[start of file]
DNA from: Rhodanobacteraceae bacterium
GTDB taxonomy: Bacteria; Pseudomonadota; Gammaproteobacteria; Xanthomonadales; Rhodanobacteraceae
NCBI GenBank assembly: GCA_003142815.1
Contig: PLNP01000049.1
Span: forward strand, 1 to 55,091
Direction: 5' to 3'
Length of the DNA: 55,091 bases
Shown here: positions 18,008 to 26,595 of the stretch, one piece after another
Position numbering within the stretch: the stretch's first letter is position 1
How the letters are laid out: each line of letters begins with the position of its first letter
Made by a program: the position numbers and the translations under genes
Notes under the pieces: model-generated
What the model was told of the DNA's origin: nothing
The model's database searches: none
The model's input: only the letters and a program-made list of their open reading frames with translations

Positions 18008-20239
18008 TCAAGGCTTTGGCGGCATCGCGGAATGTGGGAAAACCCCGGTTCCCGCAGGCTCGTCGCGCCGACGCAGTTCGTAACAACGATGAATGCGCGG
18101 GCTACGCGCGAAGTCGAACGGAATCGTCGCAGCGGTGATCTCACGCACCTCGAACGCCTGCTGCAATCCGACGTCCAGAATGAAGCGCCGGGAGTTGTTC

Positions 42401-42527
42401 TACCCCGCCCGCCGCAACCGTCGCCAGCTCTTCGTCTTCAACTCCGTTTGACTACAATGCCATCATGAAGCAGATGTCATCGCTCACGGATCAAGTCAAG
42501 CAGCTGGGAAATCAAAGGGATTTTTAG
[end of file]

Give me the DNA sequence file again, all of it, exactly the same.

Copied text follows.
DNA from: Rhodanobacteraceae bacterium
GTDB taxonomy: Bacteria; Pseudomonadota; Gammaproteobacteria; Xanthomonadales; Rhodanobacteraceae
NCBI GenBank assembly: GCA_003142815.1
Contig: PLNP01000049.1
Span: forward strand, 1 to 55,091
Direction: 5' to 3'
Length of the DNA: 55,091 bases
Shown here: positions 18,008 to 26,595 of the stretch, one piece after another
Position numbering within the stretch: the stretch's first letter is position 1
How the letters are laid out: each line of letters begins with the position of its first letter
Made by a program: the position numbers and the translations under genes
Notes under the pieces: model-generated
What the model was told of the DNA's origin: nothing
The model's database searches: none
The model's input: only the letters and a program-made list of their open reading frames with translations

Positions 18008-20239
18008 TCAAGGCTTTGGCGGCATCGCGGAATGTGGGAAAACCCCGGTTCCCGCAGGCTCGTCGCGCCGACGCAGTTCGTAACAACGATGAATGCGCGG
18101 GCTACGCGCGAAGTCGAACGGAATCGTCGCAGCGGTGATCTCACGCACCTCGAACGCCTGCTGCAATCCGACGTCCAGAATGAAGCGCCGGGAGTTGTTC

Positions 42401-42527
42401 TACCCCGCCCGCCGCAACCGTCGCCAGCTCTTCGTCTTCAACTCCGTTTGACTACAATGCCATCATGAAGCAGATGTCATCGCTCACGGATCAAGTCAAG
42501 CAGCTGGGAAATCAAAGGGATTTTTAG